Survey finds world’s top 10 intellectuals are Muslims

US international affairs journal Foreign Policy says Turkey’s Fethullah Gülen voted top of its list of world intellectuals.

WASHINGTON – The bimonthly US international affairs journal Foreign Policy has just published a survey of the world’s top 20 public intellectuals and the first 10 are all Muslims.

Fethullah Gülen, who heads a network of schools and media that is probably the world’s largest moderate Muslim movement, came first.

Other Muslim religious personalities made the top 10 — weekly preacher on al-Jazeera satellite television Youssef al-Qaradawi (3rd), popular Egyptian television preacher Amr Khaled (6th), Iranian reformist theologian Abdolkarim Soroush (7th), and Swiss-born scholar Tariq Ramadan (8th).

Second was Muhammad Yunus, the Bangladeshi economist who won the 2006 Nobel Peace Prize for the microcredit project run by his Grameen Bank.

Several top-tenners besides Yunus made the list for their secular work.

Orhan Pamuk, the Turkish novelist who won the 2006 Nobel Prize for literature, came in fourth. Next was Aitzaz Ahsan, the Lahore lawyer whose lawyers’ protest movement is possibly the strongest voice of secular civil society in Pakistan. Ninth and tenth places went to Ugandan-born cultural anthropologist Mahmood Mamdani and Shirin Ebadi, the Iranian human rights lawyer who won the 2003 Nobel Peace Prize.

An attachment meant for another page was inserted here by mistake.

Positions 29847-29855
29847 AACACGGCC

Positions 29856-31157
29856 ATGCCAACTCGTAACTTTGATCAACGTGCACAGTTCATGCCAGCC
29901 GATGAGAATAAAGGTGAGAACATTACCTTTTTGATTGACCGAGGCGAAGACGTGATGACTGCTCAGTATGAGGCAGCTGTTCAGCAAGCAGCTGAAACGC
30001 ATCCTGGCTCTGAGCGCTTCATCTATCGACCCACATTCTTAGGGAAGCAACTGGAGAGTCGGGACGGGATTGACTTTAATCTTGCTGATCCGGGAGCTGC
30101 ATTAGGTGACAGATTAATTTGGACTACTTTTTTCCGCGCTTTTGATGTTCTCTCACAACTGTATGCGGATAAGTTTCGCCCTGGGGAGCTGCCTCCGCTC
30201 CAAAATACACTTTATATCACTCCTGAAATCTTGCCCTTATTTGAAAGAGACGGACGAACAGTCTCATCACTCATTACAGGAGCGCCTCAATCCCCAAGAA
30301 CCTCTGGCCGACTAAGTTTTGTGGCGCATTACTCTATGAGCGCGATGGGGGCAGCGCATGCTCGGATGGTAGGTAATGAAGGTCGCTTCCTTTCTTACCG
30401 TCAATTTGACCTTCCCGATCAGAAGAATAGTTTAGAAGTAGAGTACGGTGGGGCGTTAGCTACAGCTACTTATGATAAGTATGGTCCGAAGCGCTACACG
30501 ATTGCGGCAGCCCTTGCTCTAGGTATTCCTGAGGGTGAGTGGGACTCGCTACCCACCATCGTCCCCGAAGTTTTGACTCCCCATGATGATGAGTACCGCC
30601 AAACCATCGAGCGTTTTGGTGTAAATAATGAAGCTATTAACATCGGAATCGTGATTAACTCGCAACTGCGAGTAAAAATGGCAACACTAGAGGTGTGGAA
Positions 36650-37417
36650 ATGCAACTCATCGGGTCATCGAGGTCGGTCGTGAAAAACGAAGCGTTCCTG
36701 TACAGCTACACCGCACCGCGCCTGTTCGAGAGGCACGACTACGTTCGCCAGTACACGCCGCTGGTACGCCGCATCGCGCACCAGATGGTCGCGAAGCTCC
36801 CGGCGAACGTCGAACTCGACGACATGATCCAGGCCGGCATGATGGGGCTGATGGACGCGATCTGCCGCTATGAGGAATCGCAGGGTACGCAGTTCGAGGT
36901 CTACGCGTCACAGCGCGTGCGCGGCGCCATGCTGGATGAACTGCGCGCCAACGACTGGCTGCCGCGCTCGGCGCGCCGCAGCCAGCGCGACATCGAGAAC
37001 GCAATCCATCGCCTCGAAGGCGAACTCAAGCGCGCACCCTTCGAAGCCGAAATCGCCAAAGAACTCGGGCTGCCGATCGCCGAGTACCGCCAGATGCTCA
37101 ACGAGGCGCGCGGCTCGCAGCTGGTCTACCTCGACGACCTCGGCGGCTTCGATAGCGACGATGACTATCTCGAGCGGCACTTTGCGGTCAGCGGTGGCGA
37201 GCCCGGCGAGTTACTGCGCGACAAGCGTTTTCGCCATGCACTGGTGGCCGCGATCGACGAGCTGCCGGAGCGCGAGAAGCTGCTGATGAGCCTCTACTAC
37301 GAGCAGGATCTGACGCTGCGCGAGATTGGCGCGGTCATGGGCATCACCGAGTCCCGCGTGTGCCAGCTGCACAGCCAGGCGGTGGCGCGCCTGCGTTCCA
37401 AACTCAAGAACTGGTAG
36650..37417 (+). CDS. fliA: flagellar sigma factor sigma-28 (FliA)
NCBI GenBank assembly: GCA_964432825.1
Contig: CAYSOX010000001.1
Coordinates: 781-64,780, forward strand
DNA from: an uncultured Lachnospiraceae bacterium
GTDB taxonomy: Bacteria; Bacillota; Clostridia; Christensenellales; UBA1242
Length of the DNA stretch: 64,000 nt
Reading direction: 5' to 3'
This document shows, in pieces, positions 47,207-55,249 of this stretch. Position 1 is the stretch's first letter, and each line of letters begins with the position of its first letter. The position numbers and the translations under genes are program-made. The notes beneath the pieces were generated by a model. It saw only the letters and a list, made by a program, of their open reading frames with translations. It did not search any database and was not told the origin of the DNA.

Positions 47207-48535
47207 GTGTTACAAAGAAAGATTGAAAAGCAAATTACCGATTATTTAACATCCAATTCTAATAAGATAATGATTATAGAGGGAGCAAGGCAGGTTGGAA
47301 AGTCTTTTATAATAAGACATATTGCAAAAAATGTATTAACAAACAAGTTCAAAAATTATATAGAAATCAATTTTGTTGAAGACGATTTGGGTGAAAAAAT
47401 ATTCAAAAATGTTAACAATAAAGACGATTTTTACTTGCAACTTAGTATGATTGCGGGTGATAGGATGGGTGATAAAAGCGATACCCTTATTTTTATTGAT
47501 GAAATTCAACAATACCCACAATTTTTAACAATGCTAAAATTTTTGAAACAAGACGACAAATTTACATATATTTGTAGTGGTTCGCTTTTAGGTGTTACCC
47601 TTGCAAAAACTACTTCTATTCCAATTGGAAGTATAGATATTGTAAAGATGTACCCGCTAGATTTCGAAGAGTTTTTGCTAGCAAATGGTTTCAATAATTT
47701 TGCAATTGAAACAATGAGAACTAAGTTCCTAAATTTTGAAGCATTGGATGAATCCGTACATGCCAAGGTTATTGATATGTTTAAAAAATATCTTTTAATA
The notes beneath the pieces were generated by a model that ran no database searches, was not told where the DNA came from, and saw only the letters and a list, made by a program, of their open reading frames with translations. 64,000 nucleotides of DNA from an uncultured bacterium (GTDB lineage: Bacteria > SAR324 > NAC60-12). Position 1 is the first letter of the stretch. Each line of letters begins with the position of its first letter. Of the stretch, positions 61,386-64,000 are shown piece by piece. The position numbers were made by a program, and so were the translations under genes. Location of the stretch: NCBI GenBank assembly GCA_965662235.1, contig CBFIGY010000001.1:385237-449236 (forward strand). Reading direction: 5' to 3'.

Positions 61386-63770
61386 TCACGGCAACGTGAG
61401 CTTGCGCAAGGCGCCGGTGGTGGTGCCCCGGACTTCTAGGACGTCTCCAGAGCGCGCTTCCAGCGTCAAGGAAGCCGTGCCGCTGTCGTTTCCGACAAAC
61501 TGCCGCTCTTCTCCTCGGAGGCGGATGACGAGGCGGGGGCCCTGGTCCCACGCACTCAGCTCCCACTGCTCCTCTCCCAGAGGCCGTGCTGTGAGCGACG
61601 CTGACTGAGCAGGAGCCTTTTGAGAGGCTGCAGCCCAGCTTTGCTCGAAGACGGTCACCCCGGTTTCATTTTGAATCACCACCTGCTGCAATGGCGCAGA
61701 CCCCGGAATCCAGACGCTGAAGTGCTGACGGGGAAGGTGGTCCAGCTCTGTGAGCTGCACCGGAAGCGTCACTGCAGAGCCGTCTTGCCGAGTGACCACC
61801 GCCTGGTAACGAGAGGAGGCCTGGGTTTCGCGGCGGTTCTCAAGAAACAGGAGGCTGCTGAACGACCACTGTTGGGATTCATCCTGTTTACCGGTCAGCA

On the top 20 list were activist Noam Chomsky, former Vice President Al Gore, historian Bernard Lewis, Italian novelist Umberto Eco, welfare economist Amartya Sen, Newsweek International editor Fareed Zakaria, and chess grandmaster and a Russian democracy activist Gary Kasparov.

Half a million people visited the foreignpolicy.com site to pick their favorite candidate.

However, after the results, the journal’s editors said they are not convinced that all the intellectuals belong on top.

In their introduction in the July/August issue, the editors wrote: “Rankings are an inherently dangerous business,” as some candidates ran publicity campaigns on their web sites, in interviews or in reports in media friendly to them.

“No one spread the word as effectively as the man who tops the list,” the introduction said.

“In early May, the Top 100 list was mentioned on the front page of Zaman, a Turkish daily newspaper closely aligned with Islamic scholar Fethullah Gülen. Within hours, votes in his favor began to pour in,” the introduction added.

“His supporters—typically educated, upwardly mobile Muslims—were eager to cast ballots,” the journal noted.

Foreign Policy had chosen the 100 candidates, noting that they “were included on our initial list of 100 in large part because of the influence of their ideas.”

Foreign Policy also conceded that “part of being a public intellectual is also having a talent for communicating with a wide and diverse public. This skill is certainly an asset for some who find themselves in the list’s top ranks.”

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